Life after Pensioner Bonds
By Scott Murphy | Fri 15 May 15
By Scott Murphy | Fri 15 May 15
Back to the doldrums…
Despite their popularity however, Pensioner Bonds offered just a short term respite for Britain’s pensioners from the savings wasteland. With the Bank of England base rate held at its historical low of 0.5% for the 74th month and interest rates on the high street languishing in the doldrums, the end of Pensioner Bonds signals a return to low yielding products. T.S. Eliot may have described April as the cruellest month, by it would seem, financially at least, that this year the month of May steals the crown. The key question for hard pressed retirees is – where can I put my money now?
Striking a balance…
One of the features of Pensioner Bonds was that, as a State-backed product, they were a zero risk proposition. Alternative options with Banks or Building Societies offer protection from the Financial Services Compensation Scheme (FSCS) up to £85,000 although the costs of this expensive protection are recouped via lower interest rates. Stocks and shares carry significantly less investor protection and may be volatile or even return a loss. Striking a balance between risk and return is therefore a key aim for retirees and this is where RateSetter fits in. Investing in RateSetter as a lender isn’t risk free, but it is low risk - we believe that this level of calculated, proportionate risks is both necessary and acceptable for lenders looking to earn a good return on their investments. During the time that Pensioner Bonds have been on sale (15 January 2015 to today) RateSetter’s 1 year and 3 year products have averaged a return before tax of 3.8% and 5.3% respectively.
All about the income…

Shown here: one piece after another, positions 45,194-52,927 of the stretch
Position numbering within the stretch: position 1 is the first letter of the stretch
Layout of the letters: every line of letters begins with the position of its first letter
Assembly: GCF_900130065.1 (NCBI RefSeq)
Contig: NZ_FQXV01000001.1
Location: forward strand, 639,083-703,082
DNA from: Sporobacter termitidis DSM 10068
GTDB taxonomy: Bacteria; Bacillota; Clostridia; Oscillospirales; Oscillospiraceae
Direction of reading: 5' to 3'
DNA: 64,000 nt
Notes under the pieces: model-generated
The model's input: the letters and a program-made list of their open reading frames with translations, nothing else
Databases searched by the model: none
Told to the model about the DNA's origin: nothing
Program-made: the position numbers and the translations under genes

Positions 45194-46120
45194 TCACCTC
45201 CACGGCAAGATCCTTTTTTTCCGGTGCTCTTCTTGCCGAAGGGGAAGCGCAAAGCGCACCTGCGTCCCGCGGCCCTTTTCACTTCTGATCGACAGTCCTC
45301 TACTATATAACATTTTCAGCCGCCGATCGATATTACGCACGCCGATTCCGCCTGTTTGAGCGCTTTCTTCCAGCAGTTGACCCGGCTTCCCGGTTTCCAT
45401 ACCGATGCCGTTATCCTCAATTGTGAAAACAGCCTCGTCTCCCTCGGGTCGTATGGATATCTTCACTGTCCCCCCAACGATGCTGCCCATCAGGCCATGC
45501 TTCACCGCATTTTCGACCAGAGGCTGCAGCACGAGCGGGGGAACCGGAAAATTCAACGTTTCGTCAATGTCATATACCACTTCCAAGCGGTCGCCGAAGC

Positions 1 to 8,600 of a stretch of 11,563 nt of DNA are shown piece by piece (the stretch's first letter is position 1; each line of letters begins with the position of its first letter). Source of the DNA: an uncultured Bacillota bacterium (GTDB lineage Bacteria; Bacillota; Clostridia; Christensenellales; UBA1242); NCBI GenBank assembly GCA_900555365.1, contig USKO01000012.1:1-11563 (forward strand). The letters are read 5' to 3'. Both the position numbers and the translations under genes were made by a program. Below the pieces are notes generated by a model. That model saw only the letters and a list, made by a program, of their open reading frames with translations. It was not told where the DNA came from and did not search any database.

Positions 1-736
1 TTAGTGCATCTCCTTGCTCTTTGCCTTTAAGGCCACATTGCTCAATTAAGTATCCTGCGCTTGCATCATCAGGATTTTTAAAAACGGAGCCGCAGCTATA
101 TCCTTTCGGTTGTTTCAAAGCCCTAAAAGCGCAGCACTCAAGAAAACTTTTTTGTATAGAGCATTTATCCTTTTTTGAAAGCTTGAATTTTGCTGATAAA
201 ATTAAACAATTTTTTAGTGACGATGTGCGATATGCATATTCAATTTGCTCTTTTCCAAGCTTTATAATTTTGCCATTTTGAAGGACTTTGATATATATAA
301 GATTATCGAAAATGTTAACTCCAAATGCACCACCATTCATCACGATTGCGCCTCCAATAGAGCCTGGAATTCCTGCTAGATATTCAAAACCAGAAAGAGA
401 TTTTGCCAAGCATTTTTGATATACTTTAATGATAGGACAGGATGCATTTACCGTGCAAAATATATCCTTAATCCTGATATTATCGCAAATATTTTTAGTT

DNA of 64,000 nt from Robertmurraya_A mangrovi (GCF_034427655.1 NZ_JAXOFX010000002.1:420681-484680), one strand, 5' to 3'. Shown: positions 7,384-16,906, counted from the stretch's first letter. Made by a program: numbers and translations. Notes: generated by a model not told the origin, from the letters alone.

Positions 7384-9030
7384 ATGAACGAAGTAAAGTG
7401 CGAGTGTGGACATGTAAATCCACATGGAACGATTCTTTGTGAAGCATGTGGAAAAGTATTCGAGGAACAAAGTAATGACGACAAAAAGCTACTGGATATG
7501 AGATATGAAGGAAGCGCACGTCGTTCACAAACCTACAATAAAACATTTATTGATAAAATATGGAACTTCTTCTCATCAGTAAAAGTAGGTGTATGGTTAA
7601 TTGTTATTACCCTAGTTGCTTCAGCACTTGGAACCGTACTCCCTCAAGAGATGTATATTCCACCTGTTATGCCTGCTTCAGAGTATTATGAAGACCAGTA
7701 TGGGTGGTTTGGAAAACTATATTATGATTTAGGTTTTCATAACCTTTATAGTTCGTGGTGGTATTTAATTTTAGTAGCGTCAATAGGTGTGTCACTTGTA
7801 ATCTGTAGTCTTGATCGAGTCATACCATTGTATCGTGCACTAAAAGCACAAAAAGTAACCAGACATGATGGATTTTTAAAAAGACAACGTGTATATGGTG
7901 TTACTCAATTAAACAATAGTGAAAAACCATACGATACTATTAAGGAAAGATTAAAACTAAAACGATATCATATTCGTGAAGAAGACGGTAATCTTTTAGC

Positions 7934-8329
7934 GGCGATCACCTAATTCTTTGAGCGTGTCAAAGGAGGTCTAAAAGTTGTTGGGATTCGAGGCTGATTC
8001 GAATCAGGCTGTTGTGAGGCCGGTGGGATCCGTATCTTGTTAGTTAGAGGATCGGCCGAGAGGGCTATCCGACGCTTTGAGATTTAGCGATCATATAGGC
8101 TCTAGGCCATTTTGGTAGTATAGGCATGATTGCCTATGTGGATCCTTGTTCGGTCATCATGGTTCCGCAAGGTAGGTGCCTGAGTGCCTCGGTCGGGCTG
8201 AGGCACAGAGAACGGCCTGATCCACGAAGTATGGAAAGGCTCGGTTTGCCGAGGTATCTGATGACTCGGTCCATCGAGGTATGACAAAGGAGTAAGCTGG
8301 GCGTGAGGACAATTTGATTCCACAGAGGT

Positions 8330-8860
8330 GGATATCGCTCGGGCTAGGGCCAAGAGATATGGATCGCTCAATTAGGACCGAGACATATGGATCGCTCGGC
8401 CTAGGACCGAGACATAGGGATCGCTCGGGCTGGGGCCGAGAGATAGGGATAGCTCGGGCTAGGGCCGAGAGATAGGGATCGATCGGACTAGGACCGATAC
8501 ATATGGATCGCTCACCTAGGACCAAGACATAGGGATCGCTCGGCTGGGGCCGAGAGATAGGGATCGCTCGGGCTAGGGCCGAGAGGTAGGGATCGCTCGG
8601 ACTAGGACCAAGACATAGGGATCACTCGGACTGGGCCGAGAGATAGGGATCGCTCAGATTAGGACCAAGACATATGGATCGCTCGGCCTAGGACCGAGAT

A drawback of Pensioner Bonds is that they are not income generating. The bonds do not pay a monthly interest or capital repayment – instead these are returned when the bond matures. For many retirees, generating a steady regular income is of paramount importance. RateSetter products, across the one month, one, three and five year options are income generating, with interest or interest and capital returnable on a monthly basis – this choice is left up to each and every one of our investors.
Hitting the investment ceiling…
Another issue with Pensioner Bonds is the limit on how much can be invested. An individual can invest £10,000 per bond, with a total across the two products of £20,000. There is also a minimum investment of £500 per bond. RateSetter has no upper individual investment limit, and our minimum investment stands at just £10 opening up access to better returns to all our customers.
Finally, the Bonds were only available to those aged 65 and over, meaning that younger retirees could not benefit. At RateSetter you can lend money from the age of 18 – in fact our lenders range in age from 18 to 98, demonstrating that peer-to-peer lending is a model that works across all kinds of lifestyles and life stages.
The Pensions revolution…
One of the recent innovations in planning for retirement has been the inclusion of peer-to-peer lending within a Self Invested Pension Plan (SIPP). We covered this development in a recent blog and highlighted how it will help tomorrow’s retirees maximise the return on their investments. Either in retirement or preparing for it, peer-to-peer lending has proved to be flexible while providing a real benefit to all.
We’d love to hear you views. Did you invest in Pensioner Bonds and are now looking for an alternative? Let us know your thoughts below.
Hopefully you'll find answers to your questions in our FAQ section.
Still need help? That's fine. Just call us on 0203 142 6226 or email [email protected]
Here's where you can view, select and compare previously matched market rates on RateSetter. Also, check out our default and coverage ratios and see a guide to matched volumes over time.